Securing a shared future for wildlife and people

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Primate keepers, Louise Grossfeldt and Mandy McLellan, coordinated a 40 km walk for Zoo staff from Palm Beach to Taronga Zoo last weekend to help Orang-utans.

The pair took time off from their busy schedules at the Zoo where they care for the Taronga’s orang-utans, gorillas, chimpanzees and other primates, to help raise awareness and funds to save Orang-utans which are under terrible pressure in Asia from jungle clearance. In total they raised $7000 for the BOS program.

Louise and Mandy are also volunteers with Bornean Orang-utan Survival Australia  (BOS) which is organising the fundraising walk. They have visit Orang-utan habitats and support centres in Borneo and care for the Zoo’s Orang-utans.

Louise said: “The explosion of Palm Oil plantations has speeded up the forest clearance where Orang-utans live in Borneo so rapidly that we could see the end of Orang-utans in the wild there in just a few years.”

“This walk will not only raise funds but give us the chance to show that palm oil is bad for all wildlife and yet we find it in much of what we use from biscuits to soap.”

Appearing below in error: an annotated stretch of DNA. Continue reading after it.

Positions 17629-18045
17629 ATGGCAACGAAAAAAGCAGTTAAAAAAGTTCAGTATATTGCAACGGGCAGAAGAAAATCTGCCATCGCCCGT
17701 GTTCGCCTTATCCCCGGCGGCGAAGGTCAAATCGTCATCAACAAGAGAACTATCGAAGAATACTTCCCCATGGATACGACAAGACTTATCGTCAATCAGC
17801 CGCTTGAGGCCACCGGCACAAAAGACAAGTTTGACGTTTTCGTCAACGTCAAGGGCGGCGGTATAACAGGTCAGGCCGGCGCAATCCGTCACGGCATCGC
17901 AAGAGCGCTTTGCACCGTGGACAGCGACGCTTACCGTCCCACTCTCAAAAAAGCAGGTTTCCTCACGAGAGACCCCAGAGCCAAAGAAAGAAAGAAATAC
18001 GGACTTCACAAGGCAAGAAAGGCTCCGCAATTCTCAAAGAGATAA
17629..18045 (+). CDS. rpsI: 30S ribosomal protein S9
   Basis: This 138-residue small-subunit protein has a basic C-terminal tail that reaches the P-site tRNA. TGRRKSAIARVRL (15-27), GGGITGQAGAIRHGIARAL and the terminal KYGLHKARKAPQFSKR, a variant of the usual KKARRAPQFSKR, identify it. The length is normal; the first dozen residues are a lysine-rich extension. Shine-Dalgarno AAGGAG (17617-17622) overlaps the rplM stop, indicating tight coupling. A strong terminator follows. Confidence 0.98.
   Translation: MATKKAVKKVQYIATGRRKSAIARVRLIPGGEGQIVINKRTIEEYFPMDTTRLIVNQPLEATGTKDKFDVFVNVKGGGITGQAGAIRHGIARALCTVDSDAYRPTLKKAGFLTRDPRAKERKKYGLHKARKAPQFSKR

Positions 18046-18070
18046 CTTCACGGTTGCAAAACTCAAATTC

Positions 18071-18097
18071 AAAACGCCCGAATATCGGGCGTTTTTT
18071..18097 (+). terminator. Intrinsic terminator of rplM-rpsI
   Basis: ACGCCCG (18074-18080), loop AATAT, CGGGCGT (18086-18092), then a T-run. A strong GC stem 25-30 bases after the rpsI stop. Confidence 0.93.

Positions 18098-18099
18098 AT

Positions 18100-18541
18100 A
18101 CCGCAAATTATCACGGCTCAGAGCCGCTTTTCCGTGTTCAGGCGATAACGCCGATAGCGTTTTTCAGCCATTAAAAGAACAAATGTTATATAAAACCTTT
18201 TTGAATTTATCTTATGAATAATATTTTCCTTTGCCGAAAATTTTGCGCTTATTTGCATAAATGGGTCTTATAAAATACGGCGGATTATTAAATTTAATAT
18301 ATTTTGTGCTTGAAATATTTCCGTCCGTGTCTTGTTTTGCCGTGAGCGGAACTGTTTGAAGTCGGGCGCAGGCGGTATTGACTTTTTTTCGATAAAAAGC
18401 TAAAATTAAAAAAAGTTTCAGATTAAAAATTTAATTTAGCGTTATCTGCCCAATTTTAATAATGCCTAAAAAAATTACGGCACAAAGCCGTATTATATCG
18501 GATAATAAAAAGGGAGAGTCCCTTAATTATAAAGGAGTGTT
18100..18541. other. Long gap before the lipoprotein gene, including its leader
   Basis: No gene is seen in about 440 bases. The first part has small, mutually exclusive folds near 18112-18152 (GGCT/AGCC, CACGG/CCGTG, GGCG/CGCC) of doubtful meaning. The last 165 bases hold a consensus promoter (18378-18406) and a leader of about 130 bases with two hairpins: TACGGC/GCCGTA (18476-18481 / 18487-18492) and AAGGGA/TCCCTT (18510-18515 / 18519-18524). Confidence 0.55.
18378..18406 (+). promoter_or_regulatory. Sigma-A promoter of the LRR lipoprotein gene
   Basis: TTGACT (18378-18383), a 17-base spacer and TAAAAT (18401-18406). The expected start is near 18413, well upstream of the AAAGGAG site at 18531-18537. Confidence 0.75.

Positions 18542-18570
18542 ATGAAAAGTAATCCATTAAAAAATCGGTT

“We hope to show people the connection between the food they eat and whole forests being cut down in Borneo, leaving the Orang-utans nowhere to go.”

“These are truly remarkable creatures, with great intelligence and humour.  Jantan our big male can be quite a tease but to think of a world without Orang-utans is sad indeed.”

Taronga Zoo’s Orang-utans are part of the regional species management program for these great apes, with breeding programs at Perth, Melbourne and Adelaide Zoos. One of Taronga’s male Orang-utans is now at Adelaide for breeding.

Louise and Mandy have also been working as surrogate mothers to Elke, the tiny Francois Langur baby that was abandoned by her parents earlier this year.

Support for the program can be arranged through the BOS website at:

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